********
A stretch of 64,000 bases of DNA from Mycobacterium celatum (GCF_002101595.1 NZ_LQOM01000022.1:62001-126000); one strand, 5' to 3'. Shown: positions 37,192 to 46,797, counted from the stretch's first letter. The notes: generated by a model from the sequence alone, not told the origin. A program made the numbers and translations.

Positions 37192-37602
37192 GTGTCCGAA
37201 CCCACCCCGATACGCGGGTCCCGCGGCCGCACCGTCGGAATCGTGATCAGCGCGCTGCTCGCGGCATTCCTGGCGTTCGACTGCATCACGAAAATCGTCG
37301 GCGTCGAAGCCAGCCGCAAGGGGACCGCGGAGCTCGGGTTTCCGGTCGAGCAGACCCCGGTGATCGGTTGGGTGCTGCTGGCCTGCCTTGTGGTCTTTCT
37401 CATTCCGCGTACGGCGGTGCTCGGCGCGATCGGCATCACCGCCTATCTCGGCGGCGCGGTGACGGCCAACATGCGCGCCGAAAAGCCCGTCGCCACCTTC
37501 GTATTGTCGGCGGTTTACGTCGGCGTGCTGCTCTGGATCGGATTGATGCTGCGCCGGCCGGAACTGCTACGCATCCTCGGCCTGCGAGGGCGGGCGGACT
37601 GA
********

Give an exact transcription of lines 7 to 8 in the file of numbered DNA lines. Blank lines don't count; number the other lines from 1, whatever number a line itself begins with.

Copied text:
37501 GTATTGTCGGCGGTTTACGTCGGCGTGCTGCTCTGGATCGGATTGATGCTGCGCCGGCCGGAACTGCTACGCATCCTCGGCCTGCGAGGGCGGGCGGACT
37601 GA